Stock tipsters are a dime a dozen in Hong Kong. Sky Cheung Shi-gaii at least has the dubious distinction of being the first to be punished by the Securities and Futures Commission. The broker was found using his investment column in Apple Daily between 2008 and 2010 to recommend stocks in which he took positions using his wife's undisclosed trading account.
He was fined HK$500,000, the amount of profit he made from his illicit trades and has been suspended from working in the investment industry for 30 months. In several instances, he deliberately delayed publication of favourable comments until he had bought the stocks in his wife's account.
Cheung no doubt deserves his punishment. It's curious, though, that he was only asked to cough up his ill-gotten gains and not made to pay a stiff fine as well. Nevertheless, the commission is to be applauded for being vigilant against such tipsters, whose investment advice dominates the business sections of local newspapers and the airwaves, and has significant influence on retail investors. The penalities against Cheung should serve as a deterrent to others.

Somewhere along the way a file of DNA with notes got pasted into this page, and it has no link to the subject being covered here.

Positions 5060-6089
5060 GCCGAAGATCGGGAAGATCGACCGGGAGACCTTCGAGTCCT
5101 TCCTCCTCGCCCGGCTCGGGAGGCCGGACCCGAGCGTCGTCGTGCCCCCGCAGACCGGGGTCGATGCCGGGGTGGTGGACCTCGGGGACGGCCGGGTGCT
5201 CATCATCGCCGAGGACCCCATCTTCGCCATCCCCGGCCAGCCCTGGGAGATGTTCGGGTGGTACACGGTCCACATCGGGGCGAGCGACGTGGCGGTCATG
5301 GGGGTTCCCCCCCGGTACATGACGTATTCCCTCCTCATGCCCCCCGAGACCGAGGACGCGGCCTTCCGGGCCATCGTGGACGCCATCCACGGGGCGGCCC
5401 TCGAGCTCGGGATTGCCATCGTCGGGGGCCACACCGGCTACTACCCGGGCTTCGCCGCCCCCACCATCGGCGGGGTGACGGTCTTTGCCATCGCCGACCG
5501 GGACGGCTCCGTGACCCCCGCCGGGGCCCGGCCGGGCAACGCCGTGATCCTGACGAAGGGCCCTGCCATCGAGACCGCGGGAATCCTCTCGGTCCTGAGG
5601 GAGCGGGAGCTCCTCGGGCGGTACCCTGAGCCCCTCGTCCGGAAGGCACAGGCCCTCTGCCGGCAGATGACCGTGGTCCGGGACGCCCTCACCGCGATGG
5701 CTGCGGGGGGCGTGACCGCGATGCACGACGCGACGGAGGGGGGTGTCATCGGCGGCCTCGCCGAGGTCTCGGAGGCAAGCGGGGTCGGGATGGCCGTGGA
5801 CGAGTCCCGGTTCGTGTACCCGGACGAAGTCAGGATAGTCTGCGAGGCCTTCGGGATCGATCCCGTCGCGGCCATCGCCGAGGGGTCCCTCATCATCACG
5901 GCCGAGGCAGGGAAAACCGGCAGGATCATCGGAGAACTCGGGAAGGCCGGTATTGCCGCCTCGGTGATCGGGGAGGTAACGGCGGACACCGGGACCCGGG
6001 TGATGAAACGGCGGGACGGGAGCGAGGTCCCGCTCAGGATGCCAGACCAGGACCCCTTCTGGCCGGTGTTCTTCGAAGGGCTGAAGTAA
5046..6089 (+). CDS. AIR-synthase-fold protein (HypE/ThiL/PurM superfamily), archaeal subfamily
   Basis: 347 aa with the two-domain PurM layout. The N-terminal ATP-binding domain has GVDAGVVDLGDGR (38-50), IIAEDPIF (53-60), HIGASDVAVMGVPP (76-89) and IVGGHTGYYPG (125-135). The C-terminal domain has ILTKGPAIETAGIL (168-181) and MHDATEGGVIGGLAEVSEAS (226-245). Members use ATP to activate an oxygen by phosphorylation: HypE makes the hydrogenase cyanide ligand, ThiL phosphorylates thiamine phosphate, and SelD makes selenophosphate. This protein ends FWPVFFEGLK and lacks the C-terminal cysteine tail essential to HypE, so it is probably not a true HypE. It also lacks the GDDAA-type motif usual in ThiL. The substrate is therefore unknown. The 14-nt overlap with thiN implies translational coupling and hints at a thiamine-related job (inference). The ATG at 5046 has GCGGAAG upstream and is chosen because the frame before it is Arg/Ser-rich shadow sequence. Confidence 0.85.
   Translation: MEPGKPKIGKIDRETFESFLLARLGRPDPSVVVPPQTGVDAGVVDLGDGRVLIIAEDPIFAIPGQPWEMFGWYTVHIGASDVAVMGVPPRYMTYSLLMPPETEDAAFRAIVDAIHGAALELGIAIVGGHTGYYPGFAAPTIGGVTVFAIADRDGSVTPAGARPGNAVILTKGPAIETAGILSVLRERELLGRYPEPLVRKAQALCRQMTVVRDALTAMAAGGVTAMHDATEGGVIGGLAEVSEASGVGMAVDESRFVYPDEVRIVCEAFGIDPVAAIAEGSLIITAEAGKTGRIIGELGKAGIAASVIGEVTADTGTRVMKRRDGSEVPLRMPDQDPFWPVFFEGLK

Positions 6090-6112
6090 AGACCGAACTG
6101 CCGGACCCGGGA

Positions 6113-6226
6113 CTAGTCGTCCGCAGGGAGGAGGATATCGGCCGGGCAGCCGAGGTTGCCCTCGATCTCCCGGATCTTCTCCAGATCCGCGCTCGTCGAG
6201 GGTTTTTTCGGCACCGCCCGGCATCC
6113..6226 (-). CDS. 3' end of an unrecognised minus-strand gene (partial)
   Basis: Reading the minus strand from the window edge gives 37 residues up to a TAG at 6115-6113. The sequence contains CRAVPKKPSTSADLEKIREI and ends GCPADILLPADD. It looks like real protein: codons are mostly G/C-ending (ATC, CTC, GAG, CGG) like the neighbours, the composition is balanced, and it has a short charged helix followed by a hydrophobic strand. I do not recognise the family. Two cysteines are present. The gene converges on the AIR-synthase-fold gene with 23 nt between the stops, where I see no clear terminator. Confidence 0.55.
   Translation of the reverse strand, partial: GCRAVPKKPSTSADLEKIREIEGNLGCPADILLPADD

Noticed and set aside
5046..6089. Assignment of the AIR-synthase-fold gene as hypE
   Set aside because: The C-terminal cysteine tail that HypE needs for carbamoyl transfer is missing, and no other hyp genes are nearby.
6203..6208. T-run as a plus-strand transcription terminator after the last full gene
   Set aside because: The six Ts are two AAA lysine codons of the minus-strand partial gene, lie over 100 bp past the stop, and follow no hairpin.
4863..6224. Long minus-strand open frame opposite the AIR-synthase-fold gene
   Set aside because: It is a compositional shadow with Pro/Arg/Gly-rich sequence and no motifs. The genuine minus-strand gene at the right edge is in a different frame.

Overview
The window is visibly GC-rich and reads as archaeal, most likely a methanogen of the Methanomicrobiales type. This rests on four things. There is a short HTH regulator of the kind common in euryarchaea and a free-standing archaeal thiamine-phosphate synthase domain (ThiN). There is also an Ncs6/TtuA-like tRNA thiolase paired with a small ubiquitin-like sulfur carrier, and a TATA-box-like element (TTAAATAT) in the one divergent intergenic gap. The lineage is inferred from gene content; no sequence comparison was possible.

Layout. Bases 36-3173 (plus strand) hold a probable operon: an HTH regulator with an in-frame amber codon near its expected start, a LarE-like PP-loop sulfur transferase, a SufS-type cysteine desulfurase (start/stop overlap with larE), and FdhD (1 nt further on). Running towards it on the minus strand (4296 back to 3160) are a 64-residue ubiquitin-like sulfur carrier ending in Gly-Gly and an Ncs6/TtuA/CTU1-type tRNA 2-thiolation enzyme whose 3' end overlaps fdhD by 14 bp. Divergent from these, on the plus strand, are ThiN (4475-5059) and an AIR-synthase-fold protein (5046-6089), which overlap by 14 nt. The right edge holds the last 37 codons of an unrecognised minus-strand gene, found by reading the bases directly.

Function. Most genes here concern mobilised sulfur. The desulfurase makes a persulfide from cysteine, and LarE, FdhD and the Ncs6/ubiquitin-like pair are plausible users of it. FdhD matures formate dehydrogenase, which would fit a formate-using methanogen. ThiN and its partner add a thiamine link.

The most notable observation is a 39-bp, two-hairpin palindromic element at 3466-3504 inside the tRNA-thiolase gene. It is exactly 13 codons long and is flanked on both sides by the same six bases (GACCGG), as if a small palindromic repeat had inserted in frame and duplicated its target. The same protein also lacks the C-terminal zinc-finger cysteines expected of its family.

But their influence is undeserved. If they are really so smart, shouldn't they be running their own investment funds and charge clients top dollar instead of giving out free advice? In any case, study after study has found it is basically impossible to predict the short-term movements of stocks and of the market in general. Yet, many pretend to know where stocks are heading in the days and weeks ahead.
The commission has rules mandating that investment writers disclose whether they or close relatives hold stocks they discuss. There is nothing wrong if they personally invest in stocks they recommend so long as they have made proper public disclosure. If anything, it shows conviction by putting their money where their mouths are. But Cheung was found to have made false disclosure and hid his wife's account. If he had been more honest, he might have made a decent tipster in light of his sizeable but illicit profit.